Common Reasons for Surrender
People often fall in love with the adorable Shiba Inu puppy. Their heartstrings tugged by the cute puppy face, people then purchase or adopt on impulse without first doing proper research. The main reason Shiba Inus go to rescues or shelters is that they grow physically out of puppyhood but maintain their puppy behaviors. An untrained Shiba Inu may become out-of-control and refuse to listen to his owners. Financial problems, such as a job loss, also result in a Shiba Inu being turned into a shelter or a rescue.
The Shiba Inu is a small, independent, and alert dog. Most have a huge and gregarious personality and love to clown around, maybe as much as they love their humans. Their intelligence generally makes house training easy. While a Shiba Inu may prove aloof around strangers, her loyalty remains steadfast to her human family.
A Shiba Inu needs an alert family and a securely fenced-in backyard. You should never allow your Shiba off his leash unless he is in a fenced-in area. Most love to climb and can easily scale a fence or a tree if there’s anything they can use as footholds. Always make sure you know where your Shiba Inu is when you open the door as they are known for bolting outside when a door opens. Because of their strong hunting instincts, Shiba Inus will not do well in a home with small animals, such as rabbits.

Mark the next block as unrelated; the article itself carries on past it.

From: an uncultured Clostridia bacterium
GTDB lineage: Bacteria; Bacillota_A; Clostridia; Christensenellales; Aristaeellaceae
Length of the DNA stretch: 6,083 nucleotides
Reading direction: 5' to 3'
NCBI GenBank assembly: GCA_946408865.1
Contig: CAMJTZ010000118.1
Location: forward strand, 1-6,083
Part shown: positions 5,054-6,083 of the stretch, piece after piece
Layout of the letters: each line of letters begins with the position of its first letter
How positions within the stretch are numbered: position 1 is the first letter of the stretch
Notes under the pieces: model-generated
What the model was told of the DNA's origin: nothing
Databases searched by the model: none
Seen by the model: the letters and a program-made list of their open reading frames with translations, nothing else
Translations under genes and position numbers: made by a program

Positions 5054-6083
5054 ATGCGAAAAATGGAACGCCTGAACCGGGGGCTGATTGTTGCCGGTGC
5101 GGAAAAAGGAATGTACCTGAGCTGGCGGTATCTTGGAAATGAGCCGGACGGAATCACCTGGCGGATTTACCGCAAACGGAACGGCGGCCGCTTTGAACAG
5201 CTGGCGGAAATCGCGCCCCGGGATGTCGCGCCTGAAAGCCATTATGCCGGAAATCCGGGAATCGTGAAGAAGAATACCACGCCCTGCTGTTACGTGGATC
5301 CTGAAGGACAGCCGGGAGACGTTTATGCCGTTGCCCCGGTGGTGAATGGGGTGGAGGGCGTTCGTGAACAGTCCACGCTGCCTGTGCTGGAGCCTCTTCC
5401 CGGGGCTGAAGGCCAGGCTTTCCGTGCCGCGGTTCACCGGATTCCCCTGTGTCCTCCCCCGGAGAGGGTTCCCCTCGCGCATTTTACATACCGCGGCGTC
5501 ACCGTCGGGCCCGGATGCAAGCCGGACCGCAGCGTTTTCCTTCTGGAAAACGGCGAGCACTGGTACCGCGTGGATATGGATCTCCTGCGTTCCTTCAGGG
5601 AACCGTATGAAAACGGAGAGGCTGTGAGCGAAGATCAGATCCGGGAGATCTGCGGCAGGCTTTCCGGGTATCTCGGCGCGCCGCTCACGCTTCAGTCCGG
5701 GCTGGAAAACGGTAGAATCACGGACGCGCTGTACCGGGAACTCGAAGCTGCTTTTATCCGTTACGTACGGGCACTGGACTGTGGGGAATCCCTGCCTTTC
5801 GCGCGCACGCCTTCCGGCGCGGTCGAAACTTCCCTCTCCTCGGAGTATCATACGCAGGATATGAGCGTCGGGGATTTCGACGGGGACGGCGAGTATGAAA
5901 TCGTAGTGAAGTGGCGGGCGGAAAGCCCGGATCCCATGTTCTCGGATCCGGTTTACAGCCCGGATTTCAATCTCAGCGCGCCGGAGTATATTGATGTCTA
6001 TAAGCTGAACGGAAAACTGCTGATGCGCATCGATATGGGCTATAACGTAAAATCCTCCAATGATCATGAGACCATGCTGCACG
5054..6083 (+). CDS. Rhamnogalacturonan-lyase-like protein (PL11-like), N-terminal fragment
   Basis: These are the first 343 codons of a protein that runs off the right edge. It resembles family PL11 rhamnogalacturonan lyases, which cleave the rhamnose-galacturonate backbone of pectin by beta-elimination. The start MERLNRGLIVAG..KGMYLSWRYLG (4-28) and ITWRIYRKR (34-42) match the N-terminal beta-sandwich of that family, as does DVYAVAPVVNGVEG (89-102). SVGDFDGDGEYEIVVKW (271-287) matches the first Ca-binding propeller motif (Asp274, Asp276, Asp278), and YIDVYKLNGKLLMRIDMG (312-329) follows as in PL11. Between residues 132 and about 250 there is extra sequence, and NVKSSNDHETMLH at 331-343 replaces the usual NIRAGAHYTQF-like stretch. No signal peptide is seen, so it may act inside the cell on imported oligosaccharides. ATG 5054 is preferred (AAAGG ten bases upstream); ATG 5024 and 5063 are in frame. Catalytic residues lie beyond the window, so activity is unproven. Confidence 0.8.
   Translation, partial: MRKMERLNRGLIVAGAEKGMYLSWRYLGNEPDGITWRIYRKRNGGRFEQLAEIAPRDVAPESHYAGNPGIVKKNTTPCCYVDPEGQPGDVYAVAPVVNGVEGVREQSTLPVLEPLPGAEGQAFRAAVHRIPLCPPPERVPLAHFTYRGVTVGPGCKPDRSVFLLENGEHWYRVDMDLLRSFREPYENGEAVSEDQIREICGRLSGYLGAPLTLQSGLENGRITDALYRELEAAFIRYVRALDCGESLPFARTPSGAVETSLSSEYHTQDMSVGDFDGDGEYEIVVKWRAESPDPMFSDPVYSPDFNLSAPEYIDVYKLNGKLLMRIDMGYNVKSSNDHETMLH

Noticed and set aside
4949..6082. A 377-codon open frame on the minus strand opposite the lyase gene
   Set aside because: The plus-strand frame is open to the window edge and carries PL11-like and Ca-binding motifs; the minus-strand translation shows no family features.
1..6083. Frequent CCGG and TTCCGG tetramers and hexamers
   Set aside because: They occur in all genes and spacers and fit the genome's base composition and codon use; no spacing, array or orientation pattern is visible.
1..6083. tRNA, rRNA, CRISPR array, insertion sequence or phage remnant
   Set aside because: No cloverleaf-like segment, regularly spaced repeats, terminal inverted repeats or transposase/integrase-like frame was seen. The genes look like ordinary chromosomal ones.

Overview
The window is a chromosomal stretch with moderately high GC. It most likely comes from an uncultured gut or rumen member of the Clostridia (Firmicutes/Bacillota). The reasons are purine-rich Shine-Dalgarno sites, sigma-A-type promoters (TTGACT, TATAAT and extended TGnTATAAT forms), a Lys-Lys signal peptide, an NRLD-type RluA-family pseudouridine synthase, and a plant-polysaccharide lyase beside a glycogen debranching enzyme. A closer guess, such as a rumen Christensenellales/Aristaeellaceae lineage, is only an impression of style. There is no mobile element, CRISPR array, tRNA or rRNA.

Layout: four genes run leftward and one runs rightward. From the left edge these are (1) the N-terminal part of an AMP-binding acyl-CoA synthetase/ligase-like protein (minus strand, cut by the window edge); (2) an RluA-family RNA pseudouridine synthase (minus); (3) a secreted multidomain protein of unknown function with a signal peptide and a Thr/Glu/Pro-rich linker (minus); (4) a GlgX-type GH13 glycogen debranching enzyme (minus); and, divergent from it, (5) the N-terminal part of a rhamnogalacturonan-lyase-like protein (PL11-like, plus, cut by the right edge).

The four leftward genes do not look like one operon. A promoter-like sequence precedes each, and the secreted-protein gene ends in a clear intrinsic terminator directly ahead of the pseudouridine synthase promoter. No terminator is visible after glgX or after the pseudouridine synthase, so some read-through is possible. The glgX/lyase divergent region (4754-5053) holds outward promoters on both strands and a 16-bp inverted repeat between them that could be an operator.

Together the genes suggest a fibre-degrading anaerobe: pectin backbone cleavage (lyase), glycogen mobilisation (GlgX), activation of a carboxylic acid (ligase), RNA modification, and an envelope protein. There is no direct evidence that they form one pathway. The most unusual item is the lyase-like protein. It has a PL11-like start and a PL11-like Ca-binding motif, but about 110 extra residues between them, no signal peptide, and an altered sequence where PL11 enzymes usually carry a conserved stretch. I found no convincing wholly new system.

A Shiba Inu requires a high quality kibble to keep her healthy and trim. Make sure whatever kibble you purchase does not contain wheat or corn, which generally cause allergies. If you’re not sure which particular brand is best, consult a veterinarian. Treats, which should always be offered in moderation, should be free of wheat and corn. Most Shiba Inus enjoy hard chews and small biscuits, which also help keep their teeth clean.
Shiba Inus require moderate exercise and at the very minimum need at least one long walk daily. Time to run and romp in a fenced-in yard, in conjunction with a walk, will help your Shiba Inu stay well exercised and happy.
Possible Health Issues
Generally a healthy breed, Shiba Inus are prone to luxating patellas and food allergies.
The Shiba’s double coat consists of a harsh outer coat and a soft undercoat, the latter of which blows out twice each year. Their double coat makes it essential that they receive a flea preventative. Experts recommend using topical flea and tick medication during the hottest months each year in conjunction with Revolution, Sentinel, or another comparative insect growth inhibitor.
Most Shiba owners groom their own dogs. Brush your dog once a week, trim her nails every month, and give her a bath as needed.
Enroll your Shiba in an obedience training class as soon as you bring him home. Only use positive reinforcement. You will need patience because, although they are fast learners, Shiba Inus also have a stubborn streak. Nothing you do will force your dog to listen to you. Shibas have their own individual personalities, so it is essential to find training methods that work best for your dog.
A long walk or a good run with their humans is a popular way for Shibas to get sufficient exercise and entertainment. Most Shiba Inus enjoy running around and playing with dogs at the dog park. Don’t be surprised if your Shiba all of a sudden gets a wild burst of energy and begins zipping back and forth around the house before plopping down for a much-deserved nap.
We want to thank Southern California Shiba Inu Rescue, Inc. for help with this profile.